The Chelsea Chop

Now that we have all become adept hairdressers over lockdown, we can put our newly-acquired skills into practice in the garden. Time for the Chelsea Chop. A process of cutting back herbaceous perennials in late May to avoid ‘floppage’ and achieve better flowers later in the summer. This pruning method can be applied to complete clumps of plants to delay flowering, or just to some of them, to spread flowering over a longer period.

Phlox, Penstemons, Achilleas Asters and Sedums all respond well to this treatment. Using clean, sharp secateurs, make a sloping cut just above a leaf joint, removing about one third of the stem. Horticulturally-speaking, you are removing the apical dominance of the plant. Hem hem.

Jobs for the Week

Plant Tomatoes using the ring culture method

The ring culture pot is put into the ground in the greenhouse, flush with the soil. Tomato plants are planted deeply into the centre of the pot. Water can be poured into the reservoir surrounding the central pot. When applying dilute feed (once a week, when the first trusses develop), this can go directly onto the plant. This will encourage the plants to produce more feeder roots from their stems, resulting in vigorous, productive plants.

By wrapping twine around the base of each plant and then tying it onto a cane near the roof of the greenhouse, you have a ready-made twining/support system for your cordon Tomatoes. If you don’t know how to tie a slipknot, now is the time to learn.

Or, you can always talk to an expert…

Pinch out the ‘hairy armpits’ in each Tomato’s leaf axils, or you will have a jungly vine on your hands. Pinch out the tops of the plants once five or six trusses have set.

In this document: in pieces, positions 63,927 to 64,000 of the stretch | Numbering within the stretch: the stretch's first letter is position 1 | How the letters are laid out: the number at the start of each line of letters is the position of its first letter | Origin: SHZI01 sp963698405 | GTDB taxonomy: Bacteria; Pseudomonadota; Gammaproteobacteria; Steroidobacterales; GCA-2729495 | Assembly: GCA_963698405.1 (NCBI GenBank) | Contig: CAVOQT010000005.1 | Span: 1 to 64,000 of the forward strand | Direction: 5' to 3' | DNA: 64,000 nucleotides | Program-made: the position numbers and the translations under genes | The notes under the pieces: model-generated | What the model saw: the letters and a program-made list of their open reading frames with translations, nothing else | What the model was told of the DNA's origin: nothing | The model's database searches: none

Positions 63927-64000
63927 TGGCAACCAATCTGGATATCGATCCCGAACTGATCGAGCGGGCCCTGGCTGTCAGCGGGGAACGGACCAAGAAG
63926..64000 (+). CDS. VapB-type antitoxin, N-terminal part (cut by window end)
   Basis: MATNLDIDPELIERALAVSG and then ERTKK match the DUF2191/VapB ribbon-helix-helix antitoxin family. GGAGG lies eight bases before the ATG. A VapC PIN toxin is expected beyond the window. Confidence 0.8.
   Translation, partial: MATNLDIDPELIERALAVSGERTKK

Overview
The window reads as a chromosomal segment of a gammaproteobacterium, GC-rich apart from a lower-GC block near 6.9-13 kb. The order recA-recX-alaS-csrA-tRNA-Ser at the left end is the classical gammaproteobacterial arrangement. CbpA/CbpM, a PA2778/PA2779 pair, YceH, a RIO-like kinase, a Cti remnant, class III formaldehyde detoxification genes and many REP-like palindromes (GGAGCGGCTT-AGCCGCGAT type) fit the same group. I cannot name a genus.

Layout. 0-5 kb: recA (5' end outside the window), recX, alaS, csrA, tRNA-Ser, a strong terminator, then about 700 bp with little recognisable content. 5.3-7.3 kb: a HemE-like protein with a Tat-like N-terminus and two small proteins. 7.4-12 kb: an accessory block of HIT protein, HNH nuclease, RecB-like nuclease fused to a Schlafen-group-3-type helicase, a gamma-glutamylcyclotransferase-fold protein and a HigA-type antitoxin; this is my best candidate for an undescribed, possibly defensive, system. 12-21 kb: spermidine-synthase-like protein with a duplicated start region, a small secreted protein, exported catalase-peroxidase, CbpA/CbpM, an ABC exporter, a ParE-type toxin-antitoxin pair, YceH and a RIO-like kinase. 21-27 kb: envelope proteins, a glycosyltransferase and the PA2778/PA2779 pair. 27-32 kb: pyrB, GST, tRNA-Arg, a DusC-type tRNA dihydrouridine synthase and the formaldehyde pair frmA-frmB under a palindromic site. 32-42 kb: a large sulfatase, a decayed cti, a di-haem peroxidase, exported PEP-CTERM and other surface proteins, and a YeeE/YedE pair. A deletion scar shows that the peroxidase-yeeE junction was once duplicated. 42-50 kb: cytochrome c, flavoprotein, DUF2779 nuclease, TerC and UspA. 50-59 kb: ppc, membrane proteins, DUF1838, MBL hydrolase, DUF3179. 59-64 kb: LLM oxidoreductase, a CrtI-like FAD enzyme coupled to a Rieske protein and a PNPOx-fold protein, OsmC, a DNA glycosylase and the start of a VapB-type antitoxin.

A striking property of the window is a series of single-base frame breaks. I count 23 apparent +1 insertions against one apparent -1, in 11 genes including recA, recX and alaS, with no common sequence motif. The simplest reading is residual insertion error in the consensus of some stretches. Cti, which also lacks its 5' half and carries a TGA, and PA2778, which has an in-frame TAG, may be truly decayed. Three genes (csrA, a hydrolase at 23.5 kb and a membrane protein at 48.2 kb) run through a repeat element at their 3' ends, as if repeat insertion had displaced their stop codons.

Work on the herb bed

Cut back Parsley

Plant Rainbow Chard

Weed and water

Make time for coffee and cake

Carrot cake for those concerned about their 5-a-day

Chocolate cake for those less concerned about their 5-a-day

And tea cake for everyone else

We’re thinking about entering The Great British Bake Off, although maybe The Great British Rake Off would be a better bet.

Pot on mini Pumpkins

These Tromboncino and Jill-Be-Little varieties will take over from the Sweet Peas once the latter have finished flowering. They’ll love clambering up the wigwam structures.

Plant Nerine Lilies for autumn flowering

Make sure the tops of the bulbs are visible; Nerines are from South Africa and they will need to bake in the summer sun. Some of these will be bright pink and some white.

Sow biennials

Foxgloves, Honesty, Angelica, Sweet Rocket – all can be sown now for flowers next year.

Work in the Pelargonium Palace

Feed Pelargoniums with a dilute seaweed solution; remove any damaged or dead plant material; tidy. Take the darlings out for an airing. Use a perambulator if necessary.

Plant out Beetroot ‘Chioggia’ seedlings

Can be planted out a handspan apart in small clumps. Plant in well-prepared beds. Water carefully; label. Let them grow on and pick when small.

Summer Containers

Plant up from now on to ensure a dramatic summer backdrop. Tender perennials and annuals in all sorts of combos. They’re going to be stunning.

Summer awaits

FRIDAY 14th MAY 2021

This may be our last session in mini groups. Is it really possible? Could there be cake and coffee on the horizon? Excitement mounts.

Any chance of sardines?

Full steam ahead in the garden to prepare for a magnificent opening on 18th June for the National Garden Scheme. 11.30 – 4.30. Pre-booking available, or just turn up on the day. Not to be missed!

Plant ident

Teucrium fruticans

Also known as Tree Germander. In the Lamiaceae (mint) family, Teucrium has lavender-blue, salvia-like flowers and small, soft, silver-grey leaves. A woody, evergreen shrub which spreads; it’s easy to take cuttings from. Best in a sunny spot in neutral to alkaline soil. Fab for bees and butterflies as it is long-flowering and pollen/nectar-rich.